Fee-for-Service plans sometimes require a pre-certification or review to determine if some services are necessary. Most plans also have preferred providers, which will usually cost you less. Preferred providers will also file the claim for you.

PPO, or Preferred Provider Organizations

Many, if not most, of the health insurance organizations today fall under the spectrum of PPOs. PPOs are fee-for-service options whereby you see providers in the network who have agreed to reduce their charges as part of the plan’s coverage. If you see a provider outside of the network, it will cost you more. 

However, if you see a provider in the network, you’ll have less out-of-pocket expenses. Some PPO agreements don’t cover certain items, so you’ll need to examine your coverage when you need care. 

For instance, a provider may cover the cost of a hospital visit (room, board, and medications) and physician fees. Still, it may not cover independent practitioners in a hospital, such as a radiologist. 

Health Maintenance Organizations, or HMO

An HMO plan offers coverage through a network of providers in certain geographic areas. The HMO coordinates your health care through the various providers. Just as with a PPO, an HMO’s providers typically reduce their fees to be part of a network. But an HMO plan usually has more restrictions and won’t allow you to seek service outside of the network unless you need emergency care or have an approved referral. Otherwise, most HMO’s will require you to pay for the entire service on your own. 

An HMO will also usually allow you a set number of doctor visits, treatments, or tests. The HMO will usually select a primary care physician for you or have you choose one from the network. That physician will be in charge of your treatment. In many cases, the primary physician will have to refer you when you need care beyond that provider or if you need special tests performed. If you feel you need a specialist and the HMO physician disagrees, it could prevent the type of care you want. 

While premiums are usually lower for HMO plans and deductibles are minimal, if any, most people opt for more choices in their health care than an HMO provides. But there are a few HMO plans out there that allow you to see a specialist within the network without getting a referral from your primary care physician.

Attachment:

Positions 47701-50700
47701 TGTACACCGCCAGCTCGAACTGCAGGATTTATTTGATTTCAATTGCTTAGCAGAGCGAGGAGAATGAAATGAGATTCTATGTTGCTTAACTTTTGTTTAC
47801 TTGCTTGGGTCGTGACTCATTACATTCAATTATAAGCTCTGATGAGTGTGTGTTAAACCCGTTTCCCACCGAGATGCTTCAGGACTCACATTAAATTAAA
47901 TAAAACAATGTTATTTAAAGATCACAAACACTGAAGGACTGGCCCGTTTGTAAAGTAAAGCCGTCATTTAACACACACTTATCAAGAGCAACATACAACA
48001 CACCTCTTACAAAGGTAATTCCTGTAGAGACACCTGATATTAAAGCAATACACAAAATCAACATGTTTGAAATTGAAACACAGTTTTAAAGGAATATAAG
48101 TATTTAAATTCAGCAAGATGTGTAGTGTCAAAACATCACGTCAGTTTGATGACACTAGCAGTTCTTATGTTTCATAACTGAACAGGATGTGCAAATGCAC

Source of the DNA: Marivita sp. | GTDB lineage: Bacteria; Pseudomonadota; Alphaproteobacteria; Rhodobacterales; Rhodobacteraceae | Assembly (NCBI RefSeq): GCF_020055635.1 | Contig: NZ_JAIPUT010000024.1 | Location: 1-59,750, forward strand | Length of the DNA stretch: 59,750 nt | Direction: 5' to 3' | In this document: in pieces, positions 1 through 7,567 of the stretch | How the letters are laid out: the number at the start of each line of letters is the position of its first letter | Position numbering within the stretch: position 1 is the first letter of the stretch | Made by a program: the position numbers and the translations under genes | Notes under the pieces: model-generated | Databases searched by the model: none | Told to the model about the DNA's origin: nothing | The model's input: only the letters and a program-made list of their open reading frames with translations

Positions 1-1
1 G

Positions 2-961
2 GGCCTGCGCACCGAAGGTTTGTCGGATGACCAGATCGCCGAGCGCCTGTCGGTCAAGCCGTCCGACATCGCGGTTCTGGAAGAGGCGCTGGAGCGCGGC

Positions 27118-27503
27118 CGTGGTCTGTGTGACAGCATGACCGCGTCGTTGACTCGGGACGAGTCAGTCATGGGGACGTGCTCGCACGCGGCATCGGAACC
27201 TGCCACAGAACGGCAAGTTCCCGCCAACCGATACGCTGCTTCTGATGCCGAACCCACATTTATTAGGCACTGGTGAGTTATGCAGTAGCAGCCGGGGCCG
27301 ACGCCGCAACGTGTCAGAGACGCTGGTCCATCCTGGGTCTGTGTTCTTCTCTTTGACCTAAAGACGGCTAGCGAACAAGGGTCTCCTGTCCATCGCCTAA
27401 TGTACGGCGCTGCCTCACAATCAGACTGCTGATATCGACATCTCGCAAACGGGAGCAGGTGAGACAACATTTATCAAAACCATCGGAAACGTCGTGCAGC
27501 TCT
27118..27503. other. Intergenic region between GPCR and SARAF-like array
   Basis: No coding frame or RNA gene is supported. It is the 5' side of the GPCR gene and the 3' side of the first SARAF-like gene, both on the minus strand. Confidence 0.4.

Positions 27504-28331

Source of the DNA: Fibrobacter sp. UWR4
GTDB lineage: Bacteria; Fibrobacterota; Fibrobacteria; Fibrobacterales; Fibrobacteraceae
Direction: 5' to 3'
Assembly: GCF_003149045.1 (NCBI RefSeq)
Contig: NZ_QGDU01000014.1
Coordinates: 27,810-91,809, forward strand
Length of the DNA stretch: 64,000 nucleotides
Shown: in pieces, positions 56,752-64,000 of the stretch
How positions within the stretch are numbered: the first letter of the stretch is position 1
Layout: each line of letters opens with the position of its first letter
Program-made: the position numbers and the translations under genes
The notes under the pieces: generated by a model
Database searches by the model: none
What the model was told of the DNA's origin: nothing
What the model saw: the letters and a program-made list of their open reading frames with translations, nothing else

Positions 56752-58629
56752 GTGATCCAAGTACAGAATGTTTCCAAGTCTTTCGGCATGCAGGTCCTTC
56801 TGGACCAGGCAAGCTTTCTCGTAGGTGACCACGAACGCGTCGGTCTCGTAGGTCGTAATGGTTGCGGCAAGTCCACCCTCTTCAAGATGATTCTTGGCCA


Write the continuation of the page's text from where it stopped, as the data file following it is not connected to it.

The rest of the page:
Point of Service

A point-of-service plan combines the features of an HMO and a PPO. It’s one of the least utilized and least costly health insurance plans. A point-of-service plan has managed-care coverage with different benefits for in-network providers and out-of-network providers. 

When you choose an in-network provider, your out-of-pocket expenses are less. When you go out of the network, you’ll pay higher out-of-pocket costs and will have more to pay on deductibles, copayments, and coinsurance.

When it comes right down to it, a point-of-service plan is more like an HMO than a PPO. Just as with an HMO, you would choose a primary care physician that’s part of the network. If you want a referral, you’ll have to go through your primary physician to see a specialist. At the same time, it is like a PPO because it will still pay for out-of-network coverage. However, you would be responsible for filing paperwork with the insurance company when you see a provider out of the network. Some point-of-service plans have limited providers within their network, so this is an important thing to consider when choosing a health care plan.

Enrolling in a Health Plan

The 2021 open season enrollment for FEHB began on November 9, 2020 and ends on December 14, 2020. If you’re eligible to enroll in the Federal Employee Health Benefits Program, you can do so during that time. You can enroll, change your health plan, or cancel your enrollment.

Outside Open Season

Only new, eligible employees may enroll outside the open season and must do so within 60 days of their eligibility. If you’re already enrolled and move outside of your current coverage area, you can enroll in another plan that covers your new location. At times, OPM will designate a special open season for certain plans. Some circumstances will also allow you to change your coverage or enroll in FEHB coverage outside the open season.

To view the 2021 health plans available for federal employees, visit the OPM site, and choose your state to discover the plans offered in your area.